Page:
Friday, July 05, 2013

Undemanding workers

TODAY'S SPECIAL: Luke 10:1-12

TO CHEW ON: "And remain in the same house, eating and drinking such things as they give, for the labourer is worthy of his wages. Do not go from house to house. Whatever city you enter, and they receive you, eat such things as are set before you." Luke 10:7-8

In talking about the nitty gritty of the mission on which He was sending seventy disciples, Jesus gets right down to details about practical things.
  • They were to go in twos.
  • When they went from town to town, they were to:
- Bless their host house with peace.
- Stay in one house, not house-hop from place to place.
- Eat the food they were given. In fact He gives the food instruction twice.
Bible scholars suggest that these disciples were giving some unspoken signals as they followed Jesus' instructions:

1. Contentment with their accommodations: "…avoiding even the appearance of caring or wishing for dainties" (*Pulpit Commentary).

2. Their accommodations were not a freebie or a "beggar's alms"* but like earned wages.

3. They were to eat what was set before them. For these Jewish men, did this include carelessness about whether or not the food was ceremonially clean or unclean? Was this the beginning of Jesus breaking down their repugnance toward the Gentiles? Our commenter again: "There seems a quiet recommendation not to be rigid in inquiring as to the cleanness or uncleanness of the viands…. It seems probable that extreme rigidness in this particular, now that mission work on a broad scale had commenced, here began to be relaxed."* Of course this relaxation came out clearly in Paul's letter to the Corinthians (1 Corinthians 10:27).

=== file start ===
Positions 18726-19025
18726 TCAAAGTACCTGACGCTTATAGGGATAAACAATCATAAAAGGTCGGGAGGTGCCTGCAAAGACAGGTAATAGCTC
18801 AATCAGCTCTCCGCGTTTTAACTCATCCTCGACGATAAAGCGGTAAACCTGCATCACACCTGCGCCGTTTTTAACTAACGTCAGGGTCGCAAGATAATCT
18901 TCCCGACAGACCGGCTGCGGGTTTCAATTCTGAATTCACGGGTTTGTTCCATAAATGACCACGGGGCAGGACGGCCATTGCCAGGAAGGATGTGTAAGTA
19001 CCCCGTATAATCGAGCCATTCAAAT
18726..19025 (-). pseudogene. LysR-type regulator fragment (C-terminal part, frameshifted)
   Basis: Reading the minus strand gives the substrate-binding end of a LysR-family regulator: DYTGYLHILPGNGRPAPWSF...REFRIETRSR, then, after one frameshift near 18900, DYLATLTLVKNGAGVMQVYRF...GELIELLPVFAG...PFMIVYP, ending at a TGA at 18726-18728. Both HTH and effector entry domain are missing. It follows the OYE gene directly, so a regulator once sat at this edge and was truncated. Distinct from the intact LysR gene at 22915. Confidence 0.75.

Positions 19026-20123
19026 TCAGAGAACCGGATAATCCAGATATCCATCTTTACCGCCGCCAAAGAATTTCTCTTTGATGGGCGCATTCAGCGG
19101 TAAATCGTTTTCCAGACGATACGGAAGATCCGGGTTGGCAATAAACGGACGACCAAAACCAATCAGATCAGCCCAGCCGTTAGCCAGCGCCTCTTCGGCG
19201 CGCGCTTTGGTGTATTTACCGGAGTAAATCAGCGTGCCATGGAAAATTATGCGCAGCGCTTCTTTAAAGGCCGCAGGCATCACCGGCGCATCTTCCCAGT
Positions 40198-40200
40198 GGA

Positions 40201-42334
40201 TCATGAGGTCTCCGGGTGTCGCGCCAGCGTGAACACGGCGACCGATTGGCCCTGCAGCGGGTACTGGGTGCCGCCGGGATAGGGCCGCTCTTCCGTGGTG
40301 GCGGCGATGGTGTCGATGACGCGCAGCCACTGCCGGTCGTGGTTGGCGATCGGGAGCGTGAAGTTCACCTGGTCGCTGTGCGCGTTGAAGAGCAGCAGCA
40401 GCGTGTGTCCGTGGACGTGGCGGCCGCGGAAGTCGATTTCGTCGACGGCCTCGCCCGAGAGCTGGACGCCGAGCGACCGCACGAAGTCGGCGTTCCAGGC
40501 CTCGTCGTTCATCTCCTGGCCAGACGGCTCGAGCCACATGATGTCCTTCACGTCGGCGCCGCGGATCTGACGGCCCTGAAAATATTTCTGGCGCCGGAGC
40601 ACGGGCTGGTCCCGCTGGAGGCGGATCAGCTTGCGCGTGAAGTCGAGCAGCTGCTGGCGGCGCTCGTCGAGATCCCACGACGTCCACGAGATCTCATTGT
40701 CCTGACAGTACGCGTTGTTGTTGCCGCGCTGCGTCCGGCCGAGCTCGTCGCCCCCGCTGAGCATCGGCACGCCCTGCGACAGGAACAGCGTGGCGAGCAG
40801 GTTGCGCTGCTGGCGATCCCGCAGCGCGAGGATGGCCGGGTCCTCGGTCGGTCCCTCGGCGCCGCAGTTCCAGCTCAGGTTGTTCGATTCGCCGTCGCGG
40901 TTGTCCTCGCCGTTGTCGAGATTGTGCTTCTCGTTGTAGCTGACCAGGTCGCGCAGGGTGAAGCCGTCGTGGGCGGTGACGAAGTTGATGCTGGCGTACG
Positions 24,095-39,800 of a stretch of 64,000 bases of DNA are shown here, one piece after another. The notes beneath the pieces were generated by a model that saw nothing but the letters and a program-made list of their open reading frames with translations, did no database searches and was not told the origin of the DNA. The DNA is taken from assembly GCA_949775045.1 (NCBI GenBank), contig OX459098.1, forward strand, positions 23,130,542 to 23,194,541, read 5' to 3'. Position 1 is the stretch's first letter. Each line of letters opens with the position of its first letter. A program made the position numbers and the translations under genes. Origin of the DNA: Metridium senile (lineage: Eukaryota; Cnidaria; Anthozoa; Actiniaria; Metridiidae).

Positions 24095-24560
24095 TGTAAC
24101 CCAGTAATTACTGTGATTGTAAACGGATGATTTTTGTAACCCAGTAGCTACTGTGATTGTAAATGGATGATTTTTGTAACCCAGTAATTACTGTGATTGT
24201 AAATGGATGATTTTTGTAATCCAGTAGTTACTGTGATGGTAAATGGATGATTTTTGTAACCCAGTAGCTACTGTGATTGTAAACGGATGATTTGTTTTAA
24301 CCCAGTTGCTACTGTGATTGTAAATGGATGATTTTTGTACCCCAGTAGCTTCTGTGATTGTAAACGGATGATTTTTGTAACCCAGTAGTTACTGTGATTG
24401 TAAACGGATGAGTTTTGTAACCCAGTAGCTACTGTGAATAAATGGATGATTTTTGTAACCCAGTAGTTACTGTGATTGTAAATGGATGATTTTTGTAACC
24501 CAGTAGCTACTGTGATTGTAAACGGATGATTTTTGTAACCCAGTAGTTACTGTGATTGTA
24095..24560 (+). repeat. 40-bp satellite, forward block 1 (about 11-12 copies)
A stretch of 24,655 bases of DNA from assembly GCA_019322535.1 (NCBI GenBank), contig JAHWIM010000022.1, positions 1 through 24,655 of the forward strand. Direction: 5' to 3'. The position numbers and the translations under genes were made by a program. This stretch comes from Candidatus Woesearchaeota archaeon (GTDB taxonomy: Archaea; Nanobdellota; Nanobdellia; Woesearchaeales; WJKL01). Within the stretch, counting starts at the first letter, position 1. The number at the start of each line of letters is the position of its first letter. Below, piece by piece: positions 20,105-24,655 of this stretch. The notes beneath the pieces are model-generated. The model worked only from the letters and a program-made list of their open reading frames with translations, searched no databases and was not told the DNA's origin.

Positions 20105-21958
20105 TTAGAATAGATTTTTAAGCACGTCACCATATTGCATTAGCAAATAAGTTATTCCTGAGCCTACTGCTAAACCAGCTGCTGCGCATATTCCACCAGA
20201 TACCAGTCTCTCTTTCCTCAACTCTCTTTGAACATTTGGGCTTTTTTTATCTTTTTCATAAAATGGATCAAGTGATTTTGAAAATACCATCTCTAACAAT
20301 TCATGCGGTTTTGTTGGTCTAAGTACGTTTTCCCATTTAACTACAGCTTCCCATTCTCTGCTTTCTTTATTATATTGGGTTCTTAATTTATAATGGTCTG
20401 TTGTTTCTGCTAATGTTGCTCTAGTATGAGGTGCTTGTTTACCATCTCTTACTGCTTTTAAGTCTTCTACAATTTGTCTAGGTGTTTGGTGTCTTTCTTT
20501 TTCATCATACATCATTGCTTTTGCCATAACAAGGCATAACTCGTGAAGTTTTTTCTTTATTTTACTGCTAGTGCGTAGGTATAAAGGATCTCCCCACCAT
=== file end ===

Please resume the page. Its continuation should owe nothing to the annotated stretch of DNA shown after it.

Although these instructions may not seem relevant to us, especially if we're not involved in foreign missions, there are things in them we can apply wherever we spread the good news. (On the other hand, with the world coming to us, they may be absolutely relevant as we interact with immigrant neighbours.)  
1. It's good to go out with a buddy (it could be a spouse). Matthew Henry says: "Christ sent the seventy disciples as two and two that they might strengthen and encourage one another." 

2. Contentment with our surroundings, and eating what is put before us, takes the focus off the comfort and aesthetic of the surroundings, the food and drink so the gospel can be the main feature.

3. Our contentment with whatever the setting in which we spread the gospel demonstrates God's acceptance of the people with whom we interact.
(Of course these days we host most of our itinerant speakers, evangelists, workshop leaders etc. in hotels. I wonder whether we don't lose something by no longer hosting these leaders in our homes… just thinking out loud.)

PRAYER: Dear God, please help me to live by principles of contentment and acceptance in my everyday life. Amen.

MORE: Your home—a tool of ministry?

"Each of us can participate in some way in evangelism through hospitality—the use of the home as a tool of ministry. The genius of the home is that it is universal to each Christian. We all abide somewhere—in a room or a dormitory or an apartment or a bungalow. In this inhospitable world a Christian home is a miracle to be shared. Perhaps a child needs shelter from her mother's shrieks by resting on our stairs. Maybe someone will knock on our door with tears in her eyes looking for peace. There's not one of us who can't say, 'Come in. Why don't you come in?'" - Karen Burton Mains, Open Heart, Open Home, p. 137

The Holy Bible, New King James Version Copyright © 1982 by Thomas Nelson, Inc. - Used with permission.
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